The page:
Jesse Harrison Interview

Meet Jesse Harrison, co-owner of Phoenix Freerunning Academy in Livonia, Michigan, and APK’s newest Sponsored Athlete. We sat down with Jesse and asked him a few of questions to help you get to know him better.

When did you start training?

I have doing some form of parkour my entire life but I started training in 2010 when I was a junior in high school, so it’s been 9 years (and I’ve been seriously training for the past 7 years).

What is the most noticeable change in your life that parkour has made?

It is hard to pinpoint one thing that has changed in my life because of parkour. Most of my life revolves around parkour so it has changed many aspects. The most important change parkour has made in my life is giving me a sense of purpose. When I am moving I feel like I am meant to be moving. The love I have for moving my body is great and parkour gave me the tools I needed to express that: the body control it creates feels almost super-human.  Also, parkour changes the way you see the world.

What was your favorite jam or event ever?

I love every Michigan Jam I have been to. I love my community and I love the spots Michigan has to offer. Michigan has one of the greatest spots in the world: the Flint Grand Fountain (Riverbank Park). My favorite single event has to be the very first Beast Coast jam I went to. The road trip to Beast Coast with my dearest friends and teammates was a blast and the event was UNREAL! The whole course of my training was changed by that jam and the people I met there.

Who is someone (in or out of parkour) who inspires you?

There are a lot of people in the community that inspire me or have inspired me in the past, but if I have to narrow it down, it would have to be:

Anthony Rembisz from The Flok is one of the most underrated athletes at the moment and he inspires me. He doesn’t inspire me because of the BA stuff he does, he just has an incredible work ethic for training. He always inspires me to train a little longer, go a little bigger and I wouldn’t be the athlete I am today without him.

Mich Todorovich had a huge impact on the course of my training. It started when I trained with him at Beast Coast: he saw something in me that I hadn’t seen in myself as an athlete and he inspired me to compete at NAPC. I still dream about making it on the podium at NAPC and it is all thanks to him. I don’t think he even realizes how much what he said to me that day would inspire me. I hope to inspire someone in that way one day!

Daniel Ilabaca lit a fire under me in my first years of training and I still strive to move with his grace and confidence.

Endijs Miscenko is my favorite athlete to watch and he embodies the type of parkour skill I want to achieve.

Then there is Travis Graves: when I saw him training with Levi at one of the first Michigan jams I was in awe. That whole following year I tried to do as many of the challenges that I saw him do at the jam. That was a great year of training and it felt so amazing whenever I hit one of his challenges.

And last but not least, my friends on The Flok: they are all so talented and I am constantly humbled by training with them. I can’t wait to see what they are going to do in 2019!

What would you say to someone just starting out who struggles with either being overweight or just not having a lot of energy?

As one of the owners of Phoenix Freerunning Academy I run into people all the time who say “I’m not in shape enough to do parkour.” I always explain to them that you don’t need to get in shape to do parkour, doing parkour will get you into shape! I also explain that when I first started I didn’t have the ability or experience to do all of the things I can do today. My skills have been developing over the last nine years. I started by training foundational parkour skills that ANYONE can learn! Over time my skills slowly but surely developed into what they are today. The next thing I explain is that everyone progresses at a different rate: the worst thing you can do for yourself in parkour is compare yourself to everyone around you. There are skills that have taken me months or years to develop that some people pick up in a day and that is okay! Everyone has a different path to travel in order to get to where they want to be in parkour, find enjoyment in the journey not the just the end result!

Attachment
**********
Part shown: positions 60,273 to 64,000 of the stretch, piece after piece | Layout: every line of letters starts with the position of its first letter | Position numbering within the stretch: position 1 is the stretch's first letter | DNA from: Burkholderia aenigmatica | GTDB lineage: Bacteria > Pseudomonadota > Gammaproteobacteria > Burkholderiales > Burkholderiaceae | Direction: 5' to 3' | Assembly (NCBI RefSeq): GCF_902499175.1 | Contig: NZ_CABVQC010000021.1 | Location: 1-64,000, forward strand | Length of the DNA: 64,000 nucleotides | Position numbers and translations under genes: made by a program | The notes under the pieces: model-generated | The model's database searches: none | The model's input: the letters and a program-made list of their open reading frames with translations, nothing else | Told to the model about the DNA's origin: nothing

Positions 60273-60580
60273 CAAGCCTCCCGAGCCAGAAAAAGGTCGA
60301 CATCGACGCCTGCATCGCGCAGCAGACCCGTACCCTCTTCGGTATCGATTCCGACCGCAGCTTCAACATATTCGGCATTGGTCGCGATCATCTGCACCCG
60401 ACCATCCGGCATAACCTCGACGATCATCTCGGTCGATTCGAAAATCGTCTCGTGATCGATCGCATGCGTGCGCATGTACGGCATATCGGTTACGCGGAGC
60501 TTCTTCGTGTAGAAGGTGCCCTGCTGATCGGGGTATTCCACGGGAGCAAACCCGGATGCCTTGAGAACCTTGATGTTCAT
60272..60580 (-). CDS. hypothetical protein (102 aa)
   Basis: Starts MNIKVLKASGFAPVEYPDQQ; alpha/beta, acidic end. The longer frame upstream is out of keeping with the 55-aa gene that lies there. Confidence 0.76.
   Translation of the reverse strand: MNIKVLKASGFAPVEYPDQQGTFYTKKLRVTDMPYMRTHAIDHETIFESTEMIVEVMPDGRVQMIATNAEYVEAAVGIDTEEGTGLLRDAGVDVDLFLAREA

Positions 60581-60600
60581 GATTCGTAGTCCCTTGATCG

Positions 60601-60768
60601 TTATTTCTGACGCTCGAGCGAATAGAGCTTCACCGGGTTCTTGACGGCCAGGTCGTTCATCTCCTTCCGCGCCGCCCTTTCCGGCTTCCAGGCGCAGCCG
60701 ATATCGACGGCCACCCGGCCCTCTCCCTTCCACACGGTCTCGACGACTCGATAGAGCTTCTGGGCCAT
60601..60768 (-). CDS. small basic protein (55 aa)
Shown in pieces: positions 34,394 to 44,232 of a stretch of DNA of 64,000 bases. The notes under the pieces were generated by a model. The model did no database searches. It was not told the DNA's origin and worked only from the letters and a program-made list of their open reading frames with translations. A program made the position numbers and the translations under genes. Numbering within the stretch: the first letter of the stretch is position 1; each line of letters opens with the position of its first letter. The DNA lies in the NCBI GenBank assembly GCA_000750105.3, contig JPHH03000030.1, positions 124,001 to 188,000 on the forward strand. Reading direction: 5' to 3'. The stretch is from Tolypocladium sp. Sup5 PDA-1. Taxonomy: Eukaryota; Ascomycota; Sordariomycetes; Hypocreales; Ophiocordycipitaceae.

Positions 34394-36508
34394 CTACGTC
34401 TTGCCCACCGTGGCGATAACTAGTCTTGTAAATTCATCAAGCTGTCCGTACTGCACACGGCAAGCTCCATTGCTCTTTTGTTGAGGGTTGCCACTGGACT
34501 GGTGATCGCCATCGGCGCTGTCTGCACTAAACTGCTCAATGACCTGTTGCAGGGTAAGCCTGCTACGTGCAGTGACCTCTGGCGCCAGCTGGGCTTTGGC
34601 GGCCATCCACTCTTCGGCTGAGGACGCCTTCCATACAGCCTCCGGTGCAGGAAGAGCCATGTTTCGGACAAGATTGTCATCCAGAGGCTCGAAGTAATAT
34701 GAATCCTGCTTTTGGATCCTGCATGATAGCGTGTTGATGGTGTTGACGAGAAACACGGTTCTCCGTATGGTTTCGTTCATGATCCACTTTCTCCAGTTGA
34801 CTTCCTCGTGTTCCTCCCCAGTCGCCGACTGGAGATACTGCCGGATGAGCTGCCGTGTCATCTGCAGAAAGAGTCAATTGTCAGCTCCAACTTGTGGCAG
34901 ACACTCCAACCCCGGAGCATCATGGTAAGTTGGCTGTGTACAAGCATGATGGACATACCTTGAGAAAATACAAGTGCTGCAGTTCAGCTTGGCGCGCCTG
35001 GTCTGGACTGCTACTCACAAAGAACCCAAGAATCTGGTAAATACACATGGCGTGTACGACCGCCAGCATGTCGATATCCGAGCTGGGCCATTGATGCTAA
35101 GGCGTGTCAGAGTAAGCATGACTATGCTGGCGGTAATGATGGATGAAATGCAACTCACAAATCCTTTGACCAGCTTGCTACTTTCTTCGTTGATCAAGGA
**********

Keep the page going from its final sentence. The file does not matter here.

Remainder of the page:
Sport, Discipline, or Art?

All of the above. Over the years I have gone through different phases of training. In my earlier years of training I trained it as more of an art and now I train it as more of a sport. Discipline being a part of the art and sport of parkour. I don’t think we should put parkour in a box by defining with one of those words.

Do you have any special workout routine to prepare your body for the amazing things you do?

If I know I am going to be competing, I try to lift every other day and train parkour two days per week. If I am not getting ready for competition, I train three times per week with one of those times being an intense session. I also warm up a bunch before training. We have a saying in Michigan that you have to warm up a minute for every year of your age. It gets harder every year 🙂

Favorite place you’ve ever trained?

Technically the best place I have trained at is the Grand Fountain in Flint, MI. However, the bio-med building in downtown Ann Arbor is one of my favorite places to train.

What do you hope to add to the community?

I hope to add size to the community especially in Michigan. We have some of the best spots including the Grand Fountain in Flint and I want to put Michigan on the parkour map! I also want to get people outside of the community to understand how safe it is to train and to make parkour more accessible and inviting to them.